How you calculate the value of a conversion can have big implications for your marketing budget and your company’s bottom line. Many marketers optimize their search campaigns, for example, by looking at the cost per conversion of a given keyword. For display or video campaigns, analyzing performance by the conversion cost per ad or ad type is common.
But what happens if the person that clicked on a Facebook ad then clicked on a search ad a few days later? How much value would you attribute to each source?
You could assign 100 percent of a sale to the source that the user touched last or first, or use an equal split approach. Or you may have a marketing automation tool that keeps track of user behavior, which can also be used for custom attribution.
But attribution does not take a customer’s conversion value into account. For example, a website may sell vases that range in price from $15 to $1,500. A consumer could see an ad and purchase a $30 vase. Standard conversion tracking would assign the value of this conversion at $30.
But that could be wrong.
Consider this scenario. A few months later, the same person that purchased the $30 vase could move to a new house and need décor items. So she might purchase another vase for $250 at the same store. Therefore, that conversion of $30 has now turned into $280 ($30 + $250).
Thus the question is how to calculate the true conversion value. There are two approaches, depending on your business.
2 Approaches to Conversion Value
- The traditional method is to calculate the conversion value — also called “lifetime value” — by summing up all purchases that a customer has made or will make. To be more predictable, you could cut it off after a year or two. After summing up all sales for all customers, your next step is to take the average and use it as the lifetime value of your entire store. This traditional way of calculating the lifetime value of a customer is helpful when all your products are similar in value and price. For example, if you sell socks that are all within a dollar or two in price, this is the simplest way to calculate conversion value.
- The segmentation method groups customers based on different attributes, such as price points. This works well for stores that sell high-end and low-end products. For example, someone who purchased a shirt for $59.99 likely has a different conversion value than the buyer of one for $199.99.
Another segmentation strategy is to use the first item purchased and group the customers who bought that item and assign their lifetime value on their subsequent purchases.
Regardless of how you want to segment your list to calculate the value of conversion, the key is to make sure the calculation is consistent.
To compare the methods, let’s examine the following scenario.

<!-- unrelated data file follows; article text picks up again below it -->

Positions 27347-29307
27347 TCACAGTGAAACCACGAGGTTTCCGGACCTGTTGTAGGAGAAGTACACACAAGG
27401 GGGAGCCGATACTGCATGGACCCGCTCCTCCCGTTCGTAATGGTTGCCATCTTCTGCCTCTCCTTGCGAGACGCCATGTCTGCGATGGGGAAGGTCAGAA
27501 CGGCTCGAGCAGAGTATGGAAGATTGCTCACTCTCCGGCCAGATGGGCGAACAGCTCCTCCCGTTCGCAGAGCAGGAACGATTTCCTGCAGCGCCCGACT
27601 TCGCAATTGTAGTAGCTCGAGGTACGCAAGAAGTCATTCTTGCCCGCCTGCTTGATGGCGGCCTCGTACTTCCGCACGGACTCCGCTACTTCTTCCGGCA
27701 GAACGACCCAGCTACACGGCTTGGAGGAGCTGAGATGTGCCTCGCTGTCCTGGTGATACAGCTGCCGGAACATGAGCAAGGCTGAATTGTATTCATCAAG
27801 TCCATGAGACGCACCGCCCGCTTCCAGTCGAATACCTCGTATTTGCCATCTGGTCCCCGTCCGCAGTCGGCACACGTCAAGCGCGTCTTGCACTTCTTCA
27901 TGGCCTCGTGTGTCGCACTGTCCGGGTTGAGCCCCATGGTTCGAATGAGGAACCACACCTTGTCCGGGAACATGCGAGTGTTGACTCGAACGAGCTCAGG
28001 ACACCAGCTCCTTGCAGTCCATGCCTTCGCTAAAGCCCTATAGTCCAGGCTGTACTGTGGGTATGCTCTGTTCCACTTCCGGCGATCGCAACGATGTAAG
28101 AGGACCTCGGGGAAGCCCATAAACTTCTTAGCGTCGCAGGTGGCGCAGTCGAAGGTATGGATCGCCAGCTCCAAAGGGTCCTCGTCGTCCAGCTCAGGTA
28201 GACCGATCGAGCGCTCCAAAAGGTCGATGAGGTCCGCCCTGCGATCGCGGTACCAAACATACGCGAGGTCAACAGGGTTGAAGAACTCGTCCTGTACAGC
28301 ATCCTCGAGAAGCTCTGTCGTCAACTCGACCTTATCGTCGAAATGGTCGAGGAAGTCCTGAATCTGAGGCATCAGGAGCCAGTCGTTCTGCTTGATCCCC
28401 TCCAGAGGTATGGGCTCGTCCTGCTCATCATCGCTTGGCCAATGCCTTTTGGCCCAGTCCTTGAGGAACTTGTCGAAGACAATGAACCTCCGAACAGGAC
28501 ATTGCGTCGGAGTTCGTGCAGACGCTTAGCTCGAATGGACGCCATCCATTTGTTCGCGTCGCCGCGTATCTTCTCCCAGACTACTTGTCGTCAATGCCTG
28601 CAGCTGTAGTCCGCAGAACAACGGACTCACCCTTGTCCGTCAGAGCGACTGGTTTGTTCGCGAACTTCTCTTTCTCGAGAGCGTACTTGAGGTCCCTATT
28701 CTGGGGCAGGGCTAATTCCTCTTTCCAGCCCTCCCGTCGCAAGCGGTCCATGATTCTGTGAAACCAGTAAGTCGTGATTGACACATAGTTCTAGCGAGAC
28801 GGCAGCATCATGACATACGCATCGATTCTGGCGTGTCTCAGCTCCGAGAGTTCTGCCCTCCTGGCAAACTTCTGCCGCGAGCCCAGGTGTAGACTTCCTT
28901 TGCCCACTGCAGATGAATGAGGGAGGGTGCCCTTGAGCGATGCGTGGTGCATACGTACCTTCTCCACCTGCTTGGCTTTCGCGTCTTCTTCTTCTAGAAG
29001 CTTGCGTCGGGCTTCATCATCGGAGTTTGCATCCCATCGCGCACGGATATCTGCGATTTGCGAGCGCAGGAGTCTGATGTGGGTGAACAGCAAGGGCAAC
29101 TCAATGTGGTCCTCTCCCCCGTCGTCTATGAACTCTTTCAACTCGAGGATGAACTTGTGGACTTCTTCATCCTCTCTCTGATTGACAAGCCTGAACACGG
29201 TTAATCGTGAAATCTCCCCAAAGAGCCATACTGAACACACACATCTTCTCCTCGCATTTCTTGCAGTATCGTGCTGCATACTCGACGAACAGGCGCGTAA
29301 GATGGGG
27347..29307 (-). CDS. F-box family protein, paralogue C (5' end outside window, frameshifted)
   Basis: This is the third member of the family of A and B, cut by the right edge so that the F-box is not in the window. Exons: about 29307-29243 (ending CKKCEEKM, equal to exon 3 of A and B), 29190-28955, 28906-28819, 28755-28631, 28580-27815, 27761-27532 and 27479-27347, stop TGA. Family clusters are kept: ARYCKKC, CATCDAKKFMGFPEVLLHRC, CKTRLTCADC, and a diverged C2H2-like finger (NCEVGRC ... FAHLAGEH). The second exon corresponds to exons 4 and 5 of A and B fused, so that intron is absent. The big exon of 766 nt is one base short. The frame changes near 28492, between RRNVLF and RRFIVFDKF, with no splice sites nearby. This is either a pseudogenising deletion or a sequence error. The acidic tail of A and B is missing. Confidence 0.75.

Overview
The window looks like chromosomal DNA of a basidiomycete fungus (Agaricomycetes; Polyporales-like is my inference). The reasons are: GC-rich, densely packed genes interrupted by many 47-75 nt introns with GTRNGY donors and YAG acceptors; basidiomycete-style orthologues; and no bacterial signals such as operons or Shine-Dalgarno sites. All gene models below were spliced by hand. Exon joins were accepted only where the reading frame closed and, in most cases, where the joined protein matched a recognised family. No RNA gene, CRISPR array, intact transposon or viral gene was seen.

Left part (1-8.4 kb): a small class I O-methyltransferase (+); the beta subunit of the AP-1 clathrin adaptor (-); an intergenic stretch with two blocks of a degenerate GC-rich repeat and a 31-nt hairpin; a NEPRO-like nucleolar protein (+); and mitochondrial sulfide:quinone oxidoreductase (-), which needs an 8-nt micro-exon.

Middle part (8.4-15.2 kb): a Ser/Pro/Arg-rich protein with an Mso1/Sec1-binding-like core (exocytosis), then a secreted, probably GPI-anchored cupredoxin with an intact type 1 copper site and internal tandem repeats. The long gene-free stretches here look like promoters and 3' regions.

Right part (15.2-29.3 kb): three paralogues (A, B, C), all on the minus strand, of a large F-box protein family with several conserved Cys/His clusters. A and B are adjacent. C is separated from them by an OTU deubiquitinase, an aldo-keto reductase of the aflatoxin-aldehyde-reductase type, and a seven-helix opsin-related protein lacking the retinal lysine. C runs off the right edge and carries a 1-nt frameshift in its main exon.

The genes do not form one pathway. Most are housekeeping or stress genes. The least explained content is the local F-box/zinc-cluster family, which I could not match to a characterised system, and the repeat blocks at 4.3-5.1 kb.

A gourmet grocery store sells cheeses and other food products. Customer A purchased a $5.99 jar of jam. Customer B purchased a $49.99 assortment of cheeses. Taking all customers into account, the grocery store computes an average overall conversion value of $59.99.
- The traditional method would use the average lifetime value of all customers and assign $59.99 — for both customer A and customer B.
- Using the segmentation method, the store would assign customer A the value of $79.99, as it knows the typical, subsequent purchases by other customers who started their journey with the same product. And the store would assign customer B a value of $49.99 as it knows customers that purchase $49.99 cheese assortments are typically one-time buyers.
Assume the gourmet grocery store spent $29.99 to acquire customer A and $39.99 on customer B. What is the return on investment for each approach?
- Traditional method. Using the traditional approach, the grocery store assigns a customer value of $59.99 for both customers A and B. The acquisition cost for customer A was $29.99, for a profit of $30. The cost to acquire customer B was $39.99, which represents a profit of $20.
- Segmentation method. Using the segmentation approach, customer A has a value of $79.99, which represents a profit of $50. Customer B has a value of $49.99, for a profit of $10.
In other words, the two methods produce different returns on investment!
Test and Tweak
Having a more accurate approach to conversion tracking can help with your digital marketing and attribution models. What looked like an unprofitable keyword or channel could be very profitable, and vice versa. Test your attribution model periodically — every quarter or every year — to ensure that your original model is still correct. Do not be surprised if you need to keep tweaking it, especially with new product offerings and different marketing initiatives.